District Court Rejects Challenge to Colorado Disclosure Provisions for Electioneering Communications

CLC Staff
Oct 22, 2014
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Today, in Independence Institute v. Gessler, the U.S. District Court for the District of Colorado dismissed a challenge to the “electioneering communications” disclosure provisions enshrined in Colorado’s state constitution.  The state measure is materially indistinguishable from the federal “electioneering communications” disclosure statute which was upheld by the U.S. Supreme Court as recently as the 2010 Citizens United decision.  On September 25, the Campaign Legal Center, joined by Democracy 21 and Public Citizen, filed an amici brief to defend Colorado’s law.

“Independence Institute asked the court to ignore Supreme Court precedent and permit it to conceal the ‘dark money’ donors underwriting its ad campaign on the eve of an election,” said Tara Malloy, Campaign Legal Center Senior Counsel.  “The Supreme Court, by overwhelming 8-1 margins, has twice upheld a federal disclosure law nearly identical to Colorado’s.  We are pleased Judge Jackson acted quickly and decisively in rejecting this outrageous suit, which is just one of a flood of legal challenges to disclosure laws across the country.”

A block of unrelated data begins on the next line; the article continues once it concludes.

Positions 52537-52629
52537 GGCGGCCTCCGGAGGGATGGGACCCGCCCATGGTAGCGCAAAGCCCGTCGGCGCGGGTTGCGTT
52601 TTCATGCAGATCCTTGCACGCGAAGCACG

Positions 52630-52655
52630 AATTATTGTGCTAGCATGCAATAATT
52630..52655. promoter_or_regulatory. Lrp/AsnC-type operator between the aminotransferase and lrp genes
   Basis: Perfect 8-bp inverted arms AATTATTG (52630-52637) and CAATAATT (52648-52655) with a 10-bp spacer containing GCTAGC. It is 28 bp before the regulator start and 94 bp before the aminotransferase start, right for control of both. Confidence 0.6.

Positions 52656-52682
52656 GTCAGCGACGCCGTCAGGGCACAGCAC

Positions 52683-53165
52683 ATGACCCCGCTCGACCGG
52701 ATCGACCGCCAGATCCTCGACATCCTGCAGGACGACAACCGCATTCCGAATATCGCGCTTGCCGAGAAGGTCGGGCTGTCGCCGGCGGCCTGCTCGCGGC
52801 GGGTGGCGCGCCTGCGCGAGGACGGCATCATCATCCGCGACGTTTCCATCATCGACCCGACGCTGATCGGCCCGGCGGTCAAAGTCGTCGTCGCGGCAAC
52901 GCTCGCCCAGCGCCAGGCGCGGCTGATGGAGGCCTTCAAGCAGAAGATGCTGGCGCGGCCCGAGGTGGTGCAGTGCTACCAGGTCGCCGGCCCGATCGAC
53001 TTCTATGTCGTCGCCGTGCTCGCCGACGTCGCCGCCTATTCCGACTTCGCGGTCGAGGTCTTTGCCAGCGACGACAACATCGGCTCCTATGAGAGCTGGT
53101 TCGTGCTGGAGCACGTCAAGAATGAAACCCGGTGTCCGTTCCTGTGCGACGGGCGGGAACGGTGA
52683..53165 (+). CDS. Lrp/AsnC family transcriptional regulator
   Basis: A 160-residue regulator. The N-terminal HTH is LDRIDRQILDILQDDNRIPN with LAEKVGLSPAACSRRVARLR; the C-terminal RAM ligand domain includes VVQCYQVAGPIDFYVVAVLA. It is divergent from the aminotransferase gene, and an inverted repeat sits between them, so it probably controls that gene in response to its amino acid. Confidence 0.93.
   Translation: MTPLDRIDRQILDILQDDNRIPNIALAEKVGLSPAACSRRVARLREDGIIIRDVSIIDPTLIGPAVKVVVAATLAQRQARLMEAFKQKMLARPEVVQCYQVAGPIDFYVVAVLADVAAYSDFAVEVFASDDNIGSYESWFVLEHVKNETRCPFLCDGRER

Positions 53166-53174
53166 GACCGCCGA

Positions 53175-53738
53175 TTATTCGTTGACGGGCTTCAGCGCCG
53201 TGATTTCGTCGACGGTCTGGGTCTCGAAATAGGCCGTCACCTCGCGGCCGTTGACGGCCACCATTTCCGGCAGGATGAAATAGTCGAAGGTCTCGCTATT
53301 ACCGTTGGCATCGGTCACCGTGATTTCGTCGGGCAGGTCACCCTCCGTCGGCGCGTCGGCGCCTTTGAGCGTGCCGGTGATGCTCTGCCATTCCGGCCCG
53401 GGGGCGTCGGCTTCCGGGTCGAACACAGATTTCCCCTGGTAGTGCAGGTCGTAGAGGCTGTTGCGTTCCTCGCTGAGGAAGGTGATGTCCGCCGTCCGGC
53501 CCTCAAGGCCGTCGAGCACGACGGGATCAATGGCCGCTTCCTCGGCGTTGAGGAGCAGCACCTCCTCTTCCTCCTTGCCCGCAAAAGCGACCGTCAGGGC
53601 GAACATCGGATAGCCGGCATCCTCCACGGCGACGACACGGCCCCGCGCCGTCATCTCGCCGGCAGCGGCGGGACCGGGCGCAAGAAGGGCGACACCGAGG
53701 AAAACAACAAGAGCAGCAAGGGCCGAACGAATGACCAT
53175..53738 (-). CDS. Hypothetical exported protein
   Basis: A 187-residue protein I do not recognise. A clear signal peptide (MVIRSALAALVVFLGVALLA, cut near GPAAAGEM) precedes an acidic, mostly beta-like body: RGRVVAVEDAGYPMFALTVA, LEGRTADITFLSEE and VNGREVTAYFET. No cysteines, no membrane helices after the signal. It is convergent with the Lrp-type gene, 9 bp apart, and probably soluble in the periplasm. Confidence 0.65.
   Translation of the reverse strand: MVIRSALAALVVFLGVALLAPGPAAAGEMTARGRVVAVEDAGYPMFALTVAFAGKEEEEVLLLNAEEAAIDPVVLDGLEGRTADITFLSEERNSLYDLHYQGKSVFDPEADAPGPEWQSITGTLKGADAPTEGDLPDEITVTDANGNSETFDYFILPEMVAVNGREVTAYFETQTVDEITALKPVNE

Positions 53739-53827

Independence Institute wished to run a broadcast ad referring to Governor John Hickenlooper (D-CO) shortly before Election Day without disclosing its donors.  The challenged law requires donor disclosure when groups spend more than $1,000 on “electioneering communications”—defined as certain television, radio and print ads that mention the name of a state candidate within 60 days of a general election or 30 days of a primary election. 

The U.S. Congress enacted the federal “electioneering communications” disclosure law, which is also being challenged by Independence Institute in a different case, to curb widespread evasion of earlier disclosure requirements that applied only to “express advocacy” ads.  Since then, the Supreme Court has twice upheld this law: first in McConnell v. FEC (2003) in a facial challenge, and again in Citizens United v. FEC (2010) in an as-applied challenge.

The Legal Center was assisted in the filing of the amici brief by Steven K. Imig of Lewis, Bess, Williams & Weese P.C.

Click to read the court’s order and final judgment.

To read the amici brief filed by the Campaign Legal Center, Democracy 21 and Public Citizen, click here

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